open import Cat.Diagram.Limit.Finite open import Cat.Instances.Functor open import Cat.Diagram.Terminal open import Cat.Diagram.Product open import Cat.Prelude open import Data.Bool open import Order.Base open import Order.Cat import Order.Reasoning as Poset module Cat.Instances.Shape.Interval where

# Interval category🔗

The interval category is the category with two points, called (as a form of endearment) $0$ and $1$, and a single arrow between them. Correspondingly, in shorthand this category is referred to as ${\{0 \le 1\}}$. Since it has a single (non-trivial) arrow, it is a partial order; In fact, it is the partial order generated by the type of booleans and the natural ordering on them, with $\bot \le \top$.

open Precategory Bool-poset : Poset lzero lzero Bool-poset = to-poset Bool make-bool where R : Bool → Bool → Type R false false = ⊤ R false true = ⊤ R true false = ⊥ R true true = ⊤

**Note**: We define the relation by recursion, rather
than by induction, to avoid the issues with computational behaviour with
indexed inductive types in Cubical Agda. The interval category is the
category underlying the poset of booleans:

0≤1 : Precategory lzero lzero 0≤1 = poset→category Bool-poset

## Meets🔗

Note that the category ${\{0 \le 1\}}$ is finitely complete (i.e. it is bounded, and has binary meets for every pair of elements): The top element is $\top$ (go figure), and meets are given by the boolean “and” function”.

0≤1-top : Terminal 0≤1 0≤1-top .top = true 0≤1-top .has⊤ false .centre = tt 0≤1-top .has⊤ false .paths tt = refl 0≤1-top .has⊤ true .centre = tt 0≤1-top .has⊤ true .paths tt = refl 0≤1-products : ∀ A B → Product 0≤1 A B 0≤1-products A B .apex = and A B

## A ridiculous amount of trivial pattern matching is needed to establish that this cone is universal, but fortunately, we can appeal to thinness to establish commutativity and uniqueness.

0≤1-products false false .π₁ = tt 0≤1-products false true .π₁ = tt 0≤1-products true false .π₁ = tt 0≤1-products true true .π₁ = tt 0≤1-products false false .π₂ = tt 0≤1-products false true .π₂ = tt 0≤1-products true false .π₂ = tt 0≤1-products true true .π₂ = tt 0≤1-products A B .has-is-product .⟨_,_⟩ = meet _ _ _ where meet : ∀ A B Q (p : Hom 0≤1 Q A) (q : Hom 0≤1 Q B) → Hom 0≤1 Q (and A B) meet false false false tt tt = tt meet false false true () () meet false true false tt tt = tt meet false true true () tt meet true false false tt tt = tt meet true false true tt () meet true true false tt tt = tt meet true true true tt tt = tt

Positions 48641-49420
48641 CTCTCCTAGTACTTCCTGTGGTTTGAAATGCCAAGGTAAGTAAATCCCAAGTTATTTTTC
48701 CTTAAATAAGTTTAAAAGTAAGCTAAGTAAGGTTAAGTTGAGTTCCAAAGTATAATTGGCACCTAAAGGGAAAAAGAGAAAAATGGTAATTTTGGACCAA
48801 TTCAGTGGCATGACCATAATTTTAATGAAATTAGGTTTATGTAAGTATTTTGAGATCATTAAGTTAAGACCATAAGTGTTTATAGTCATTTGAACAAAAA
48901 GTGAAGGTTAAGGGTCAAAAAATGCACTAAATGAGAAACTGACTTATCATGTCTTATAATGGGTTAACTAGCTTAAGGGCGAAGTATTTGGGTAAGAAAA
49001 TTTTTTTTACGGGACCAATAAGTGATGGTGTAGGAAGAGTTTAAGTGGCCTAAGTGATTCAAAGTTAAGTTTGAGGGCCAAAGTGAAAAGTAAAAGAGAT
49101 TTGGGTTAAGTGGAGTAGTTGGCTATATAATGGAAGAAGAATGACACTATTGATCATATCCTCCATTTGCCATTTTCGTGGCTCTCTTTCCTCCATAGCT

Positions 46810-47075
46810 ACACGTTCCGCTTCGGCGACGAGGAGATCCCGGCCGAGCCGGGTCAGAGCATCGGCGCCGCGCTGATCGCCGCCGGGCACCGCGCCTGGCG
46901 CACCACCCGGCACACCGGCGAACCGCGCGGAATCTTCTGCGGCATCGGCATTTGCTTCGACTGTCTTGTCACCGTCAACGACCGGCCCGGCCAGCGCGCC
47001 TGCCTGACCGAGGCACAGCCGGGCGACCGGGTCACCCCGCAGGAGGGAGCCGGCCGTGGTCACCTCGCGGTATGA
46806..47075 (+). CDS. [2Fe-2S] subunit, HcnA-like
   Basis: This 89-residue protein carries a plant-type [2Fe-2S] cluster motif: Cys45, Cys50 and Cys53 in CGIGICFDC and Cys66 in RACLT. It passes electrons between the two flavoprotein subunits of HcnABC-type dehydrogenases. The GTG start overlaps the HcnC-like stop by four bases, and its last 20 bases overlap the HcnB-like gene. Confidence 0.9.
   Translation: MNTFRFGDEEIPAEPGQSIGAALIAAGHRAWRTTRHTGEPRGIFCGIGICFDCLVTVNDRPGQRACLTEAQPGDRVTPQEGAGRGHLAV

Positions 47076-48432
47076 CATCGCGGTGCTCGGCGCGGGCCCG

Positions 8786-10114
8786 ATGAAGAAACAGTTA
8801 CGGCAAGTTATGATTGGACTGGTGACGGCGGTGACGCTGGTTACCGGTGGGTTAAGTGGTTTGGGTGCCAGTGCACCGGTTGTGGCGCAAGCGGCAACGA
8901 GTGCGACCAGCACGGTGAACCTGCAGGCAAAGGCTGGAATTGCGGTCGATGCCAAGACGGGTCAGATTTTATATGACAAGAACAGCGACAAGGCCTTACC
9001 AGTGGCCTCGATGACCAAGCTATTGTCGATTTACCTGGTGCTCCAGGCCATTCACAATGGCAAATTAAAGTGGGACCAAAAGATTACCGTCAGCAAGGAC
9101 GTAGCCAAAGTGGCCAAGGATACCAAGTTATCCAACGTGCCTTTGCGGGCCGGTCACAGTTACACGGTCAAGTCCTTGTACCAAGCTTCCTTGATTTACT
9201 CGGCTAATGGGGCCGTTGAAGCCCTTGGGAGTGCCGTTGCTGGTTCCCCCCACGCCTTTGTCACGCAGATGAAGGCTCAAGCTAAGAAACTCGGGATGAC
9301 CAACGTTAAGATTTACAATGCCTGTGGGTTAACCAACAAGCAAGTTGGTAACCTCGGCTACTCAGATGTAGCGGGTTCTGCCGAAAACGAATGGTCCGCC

0≤1-products A B .has-is-product .π₁∘factor = Poset.≤-thin Bool-poset _ _ 0≤1-products A B .has-is-product .π₂∘factor = Poset.≤-thin Bool-poset _ _ 0≤1-products A B .has-is-product .unique _ _ _ = Poset.≤-thin Bool-poset _ _

# The space of arrows🔗

The total space of the ${\mathbf{Hom}}$ family of a precategory is referred to as its “space of arrows”. A point in this space is a “free-standing arrow”: it comes equipped with its own domain and codomain. We note that, since a precategory has no upper bound on the h-level of its space of objects, its space of arrows also need not be particularly truncated. However, for a thin category it is a set, and for a univalent category it is a groupoid.

An equivalent description of the space of arrows is as the collection of functors $[ {\{0 \le 1\}}, \mathcal{C} ]$: a functor out of ${\{0 \le 1\}}$ corresponds rather directly to picking out an arrow in $\mathcal{C}$. Its domain is the object that $\bot$ maps to, and is codomain is the object that $\top$ maps to.

Arrows : Precategory o ℓ → Type (o ⊔ ℓ) Arrows C = Σ[ A ∈ C.Ob ] Σ[ B ∈ C.Ob ] (C.Hom A B) where module C = Precategory C

We now fix a category and prove the correspondence between the space of arrows ${ {\mathrm{Arr}}(\mathcal{C})}$, as defined above, and the space of functors $[ {\{0 \le 1\}}, \mathcal{C} ]$.

module _ {C : Precategory o ℓ} where import Cat.Reasoning C as C arrow→functor : Arrows C → Functor 0≤1 C arrow→functor (A , B , f) = fun where fun : Functor _ _ fun .F₀ false = A fun .F₀ true = B fun .F₁ {false} {false} tt = C.id fun .F₁ {false} {true} tt = f fun .F₁ {true} {false} () fun .F₁ {true} {true} tt = C.id

The other direction, turning a functor into an object of Arr, is mostly immediate: we can extract the non-trivial arrow by seeing what the non-trivial arrow $0 \le 1$ maps to, and the domain/codomain can be inferred by Agda.

functor→arrow : Functor 0≤1 C → Arrows C functor→arrow F = _ , _ , F₁ F {false} {true} tt

That this function is an equivalence is also straightforward: The only non-trivial step is appealing to functoriality of $F$, specifically that it must preserve identity arrows. The converse direction (going functor → arrow → functor) is definitionally the identity.

arrow≃functor : is-equiv arrow→functor arrow≃functor = is-iso→is-equiv (iso functor→arrow rinv linv) where rinv : is-right-inverse functor→arrow arrow→functor rinv F = Functor-path (λ { true → refl ; false → refl }) (λ { {false} {false} tt → sym (F-id F) ; {false} {true} tt → refl ; {true} {false} () ; {true} {true} tt → sym (F-id F) }) linv : is-left-inverse functor→arrow arrow→functor linv x = refl

Correspondingly, we *define* the arrow category
${ {\mathrm{Arr}}(\mathcal{C})}$
as the functor category
$[ {\{0 \le 1\}}, \mathcal{C} ]$.

Arr : Precategory o ℓ → Precategory (o ⊔ ℓ) ℓ Arr C = Cat[ 0≤1 , C ]